Indian media: Nobel laureate Amartya Sen offers to return award

Amartya Sen
Image caption Nobel laureate Amartya Sen has offered to return the Bharat Ratna

Media in India are discussing Nobel laureate Amartya Sen's offer to return the Bharat Ratna, India's highest civilian honour, after he was criticised for his remarks about controversial politician Narendra Modi.

A noted economist, Mr Sen has said he does not want to see Mr Modi, the chief minister of the western state of Gujarat, as prime minister, according to newspaper reports.

Mr Modi is a senior leader of the main opposition Bharatiya Janata Party (BJP) and the party's campaign chief for the general election, due next year.

Reacting to demands by BJP MP Chandan Mitra to return the Bharat Ratna, the Nobel laureate has offered to return the award, reports the Hindustan Times.

"Mr Chandan Mitra may not know that the Bharat Ratna was given to me by the BJP-led government and was handed to me by [former PM] Atal Behari Vajpayee. If Mr Vajpayee wants me to return it, I will certainly return it," the paper quotes Mr Sen as saying.

Mr Modi often divides political opinion in India. Many feel he did little to stop the anti-Muslim riots in his state in 2002, which left over 1,000 people dead. Mr Modi has always denied any wrongdoing.

The BJP has sought to distance itself from Mr Mitra's comment, saying the remarks were made by him in his personal capacity. But the ruling Congress party says Mr Mitra's comments show the BJP's "fascist mentality", reports The Indian Express.

And in some controversial remarks, a leader of the ruling Congress party has said it is possible to have a full meal in Delhi for only five rupees (8 cents, 5 pence).

Congress leader Rasheed Masood's statement that "one can eat well" for five rupees in Jama Masjid area of Delhi has outraged many, reports The Pioneer.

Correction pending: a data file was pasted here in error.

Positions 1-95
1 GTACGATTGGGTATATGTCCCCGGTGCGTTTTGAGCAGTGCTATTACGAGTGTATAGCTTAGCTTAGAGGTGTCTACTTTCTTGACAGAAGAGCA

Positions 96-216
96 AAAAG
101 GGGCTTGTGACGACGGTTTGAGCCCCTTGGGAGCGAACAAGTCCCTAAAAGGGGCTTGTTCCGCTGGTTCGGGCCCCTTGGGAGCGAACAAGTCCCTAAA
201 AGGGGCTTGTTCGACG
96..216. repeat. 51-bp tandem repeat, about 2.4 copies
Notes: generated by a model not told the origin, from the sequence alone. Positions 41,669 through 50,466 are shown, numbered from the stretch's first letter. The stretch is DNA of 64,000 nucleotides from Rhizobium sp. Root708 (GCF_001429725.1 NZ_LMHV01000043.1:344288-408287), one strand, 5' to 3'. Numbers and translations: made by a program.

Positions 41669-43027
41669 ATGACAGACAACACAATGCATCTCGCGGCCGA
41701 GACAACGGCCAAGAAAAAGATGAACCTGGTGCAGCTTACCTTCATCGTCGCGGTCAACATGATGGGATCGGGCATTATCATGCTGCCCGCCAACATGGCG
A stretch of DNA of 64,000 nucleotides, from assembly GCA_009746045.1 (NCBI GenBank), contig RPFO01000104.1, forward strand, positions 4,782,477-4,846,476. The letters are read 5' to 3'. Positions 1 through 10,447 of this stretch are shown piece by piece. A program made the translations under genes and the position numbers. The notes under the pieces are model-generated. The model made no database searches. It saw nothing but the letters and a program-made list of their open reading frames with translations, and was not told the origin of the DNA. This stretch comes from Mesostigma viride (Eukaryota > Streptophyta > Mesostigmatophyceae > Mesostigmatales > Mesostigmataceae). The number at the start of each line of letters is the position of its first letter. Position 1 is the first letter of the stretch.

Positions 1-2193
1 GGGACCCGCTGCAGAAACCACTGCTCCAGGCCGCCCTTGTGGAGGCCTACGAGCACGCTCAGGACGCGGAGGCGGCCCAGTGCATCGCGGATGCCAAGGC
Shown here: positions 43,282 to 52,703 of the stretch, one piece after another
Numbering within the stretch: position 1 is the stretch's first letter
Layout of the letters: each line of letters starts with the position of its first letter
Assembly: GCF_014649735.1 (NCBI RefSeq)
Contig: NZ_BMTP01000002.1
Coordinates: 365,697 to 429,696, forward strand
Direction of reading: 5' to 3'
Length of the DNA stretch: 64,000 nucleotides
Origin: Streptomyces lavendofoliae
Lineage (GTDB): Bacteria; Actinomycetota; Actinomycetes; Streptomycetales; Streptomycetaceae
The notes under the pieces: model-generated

The Times of India says it tried to offer five rupees to a beggar in Jama Masjid area but she refused to take it, saying she "will not get anything for this".

The remarks come amid criticism of a new government report which shows a steep decline in the country's poverty levels in recent years.

Al-Qaeda poem removed

Meanwhile, Calicut University in the southern state of Kerala has decided to remove a poem written by an Al-Qaeda leader from its syllabus after protests, reports the Hindustan Times.

Ode to the Sea, written by Ibrahim al-Rubaish, was part of the Literature and Contemporary Issue Studies course at the university.

Critics are unhappy with the decision, saying it is an attack on creativity.

"It is a sad day. How can you kill creativity like this? I read the poem more than once. No objectionable line is there," the paper quotes poet K Satchidhanandan as saying.

Finally, in bad news for the environment, a new study says traffic is responsible for nearly half of the carbon dioxide levels in Delhi and gas emissions will rise by a massive 526% by 2030 if no remedial action is taken, reports The Times of India.

Discussing the study, carried out by one of India's premier technology institutions IIT Delhi, experts say the problem is due to the large number of flyovers and signal-free roads in the city, which add more vehicles on the roads.

Prominent non-government organisation Centre for Science and Environment says "badly designed cities promote wrong travel choices, in the form of personal vehicles, which is highly detrimental to the environment", the paper says.

BBC Monitoring reports and analyses news from TV, radio, web and print media around the world. For more reports from BBC Monitoring, click here. You can follow BBC Monitoring on Twitter and Facebook.

Related Internet links

The BBC is not responsible for the content of external Internet sites